CD Review of Some Citiest by Doves
Doves: Kingdom of Rust
Recommended if you like
Radiohead, Coldplay, Pink Floyd
Label
Capitol
Doves: Some Cities

Reviewed by David Medsker

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S
ome Cities, the Doves’ third and newest album, brings to mind a really good Doves tribute band, if one yet exists. The songs are so raw, so un-Doves-like, that they would make more sense coming from a well-meaning bar band who adores the Manchester trio but doesn’t have the ability to duplicate their epic soundscapes, yet succeeds at capturing their spirit. It’s a rough shift in dynamic, and one that most fans of the former Sub Sub would not expect. But the key is that the spirit is intact; the songs may not be as lush, but the sense of grandeur is alive and well.

Not that you would know that from the opening/title track, though. Not only does it lack any of the Doves’ trademark characteristics, it sounds as if lead singer and bassist Jimi Goodwin stepped aside and let Gene’s Martin “Roz” Rossiter take a whack at it, signature vibrato in full swing. “Black and White Town” definitely rings the bell, though, following in the soul-influenced roots of “Pounding” from their great 2003 album The Last Broadcast.

The left-right-left punch of “Snowden,” “The Storm” and “Walk In Fire” is where the album truly takes off. “Snowden” may be the most lo-fi thing the Doves have ever done, but it’s no less dreamy, with a monster Theremin-type hook. “The Storm” is one of their prettiest yet darkest ballads yet. Having the string section skip like the sampled sound it is makes it more human somehow. The harmonica solo at the break is utterly heartbreaking.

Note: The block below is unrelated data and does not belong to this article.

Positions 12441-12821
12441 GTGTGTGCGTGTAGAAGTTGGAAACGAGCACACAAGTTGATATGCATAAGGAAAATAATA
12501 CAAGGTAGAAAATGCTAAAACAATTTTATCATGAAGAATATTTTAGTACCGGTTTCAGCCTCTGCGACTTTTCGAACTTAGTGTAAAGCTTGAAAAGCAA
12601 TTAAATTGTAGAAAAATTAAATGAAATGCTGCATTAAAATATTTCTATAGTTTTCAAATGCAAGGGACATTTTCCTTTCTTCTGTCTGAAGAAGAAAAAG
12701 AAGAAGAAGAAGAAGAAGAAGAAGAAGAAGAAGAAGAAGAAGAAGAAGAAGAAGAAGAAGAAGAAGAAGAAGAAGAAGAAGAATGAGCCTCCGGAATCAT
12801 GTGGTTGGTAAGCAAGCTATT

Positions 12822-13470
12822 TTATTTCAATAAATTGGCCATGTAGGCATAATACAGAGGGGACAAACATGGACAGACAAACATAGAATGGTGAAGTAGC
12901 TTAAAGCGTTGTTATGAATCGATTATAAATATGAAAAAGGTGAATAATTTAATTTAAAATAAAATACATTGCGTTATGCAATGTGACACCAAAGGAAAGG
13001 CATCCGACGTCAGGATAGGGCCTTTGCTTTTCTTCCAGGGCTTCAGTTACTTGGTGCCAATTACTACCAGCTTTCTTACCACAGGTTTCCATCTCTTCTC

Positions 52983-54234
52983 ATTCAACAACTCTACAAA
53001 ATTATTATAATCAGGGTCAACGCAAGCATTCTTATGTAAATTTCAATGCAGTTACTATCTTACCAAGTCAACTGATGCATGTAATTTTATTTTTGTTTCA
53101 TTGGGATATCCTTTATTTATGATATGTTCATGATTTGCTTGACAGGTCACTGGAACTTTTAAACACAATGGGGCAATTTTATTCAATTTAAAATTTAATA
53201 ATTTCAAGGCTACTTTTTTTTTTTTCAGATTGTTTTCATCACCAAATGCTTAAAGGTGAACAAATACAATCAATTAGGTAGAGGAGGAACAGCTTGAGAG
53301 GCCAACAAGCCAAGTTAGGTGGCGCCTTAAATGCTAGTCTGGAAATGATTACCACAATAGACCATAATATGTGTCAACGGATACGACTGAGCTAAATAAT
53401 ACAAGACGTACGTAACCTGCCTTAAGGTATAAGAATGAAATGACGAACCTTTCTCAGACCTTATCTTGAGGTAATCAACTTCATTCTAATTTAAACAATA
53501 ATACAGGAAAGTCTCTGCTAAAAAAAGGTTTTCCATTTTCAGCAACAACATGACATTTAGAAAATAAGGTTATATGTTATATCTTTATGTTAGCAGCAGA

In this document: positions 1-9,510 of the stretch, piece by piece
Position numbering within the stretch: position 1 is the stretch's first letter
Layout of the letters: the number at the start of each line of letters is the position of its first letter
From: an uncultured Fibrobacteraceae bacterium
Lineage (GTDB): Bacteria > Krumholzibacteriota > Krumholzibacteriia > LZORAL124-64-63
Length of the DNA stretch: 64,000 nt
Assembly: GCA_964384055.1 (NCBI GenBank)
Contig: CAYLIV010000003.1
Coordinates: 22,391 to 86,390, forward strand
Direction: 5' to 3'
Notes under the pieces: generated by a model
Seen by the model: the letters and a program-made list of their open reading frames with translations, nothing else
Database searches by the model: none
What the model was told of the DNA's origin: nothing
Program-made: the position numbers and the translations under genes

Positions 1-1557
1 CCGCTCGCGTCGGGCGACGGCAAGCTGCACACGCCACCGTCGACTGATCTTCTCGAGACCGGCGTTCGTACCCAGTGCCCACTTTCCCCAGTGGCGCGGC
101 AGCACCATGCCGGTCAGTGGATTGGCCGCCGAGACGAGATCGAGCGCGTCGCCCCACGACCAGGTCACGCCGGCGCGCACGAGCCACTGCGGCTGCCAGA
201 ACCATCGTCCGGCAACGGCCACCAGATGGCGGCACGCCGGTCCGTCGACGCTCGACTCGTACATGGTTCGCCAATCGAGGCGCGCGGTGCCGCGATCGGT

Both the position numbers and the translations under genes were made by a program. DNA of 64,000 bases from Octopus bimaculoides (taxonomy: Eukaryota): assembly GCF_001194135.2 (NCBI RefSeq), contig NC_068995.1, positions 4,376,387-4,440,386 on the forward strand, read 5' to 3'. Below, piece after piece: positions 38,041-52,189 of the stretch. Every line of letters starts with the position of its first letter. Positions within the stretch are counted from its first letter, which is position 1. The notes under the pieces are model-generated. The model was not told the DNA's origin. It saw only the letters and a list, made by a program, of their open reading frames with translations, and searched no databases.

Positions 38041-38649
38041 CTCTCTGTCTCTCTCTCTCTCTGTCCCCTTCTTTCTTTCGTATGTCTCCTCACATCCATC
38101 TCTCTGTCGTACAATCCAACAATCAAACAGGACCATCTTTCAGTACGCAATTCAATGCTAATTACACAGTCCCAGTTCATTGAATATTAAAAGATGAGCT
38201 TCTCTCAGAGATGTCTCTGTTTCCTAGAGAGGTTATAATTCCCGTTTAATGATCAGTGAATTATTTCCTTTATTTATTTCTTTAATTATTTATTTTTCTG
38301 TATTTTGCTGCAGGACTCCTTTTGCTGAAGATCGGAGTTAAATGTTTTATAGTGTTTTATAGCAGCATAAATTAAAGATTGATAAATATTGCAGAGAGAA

And then there’s “Walk in Fire.” This album’s equivalent to Last Broadcast’s superb “There Goes the Fear,” “Fire” starts with a simple jangle guitar line, anchored by a big drum beat, but then there are sirens, magnificent harmonies, and the kind of chorus that builds cities. Majestic, powerful stuff.

That is by no means the artistic end of the album, though. “One of These Days” is as catchy as minor key songs come, propelled by an insistent snare drum beat. Shhhh! The chords actually borrow quite liberally from “Hotel California,” yet the songs have nearly nothing in common. A fine bit of theft if ever there was one.

The UK rock scene is suffering from a lack of identity. The Britpop/90s bands are all folding like cheap card tables (Blur, Oasis, Radiohead, the jury is still out on Supergrass), while their successors have not officially wrestled control away from their elders (Coldplay, Muse, Keane, the jury is still out on Travis). What the scene needs is some stability to carry them through the transition of power. The Doves may be one of the more understated bands of the UK pop scene (and what a relief that is to not have to suffer one more Gallagher-esque blowhard), but they’re just the band for the job, as Some Cities’ debut at the top of the UK album charts suggests. They may never have an OK Computer moment, but blowing out fuses in fits of unprecedented brilliance can be overrated. Exceptional as well as consistent, now that is something truly special. Long live the Doves.

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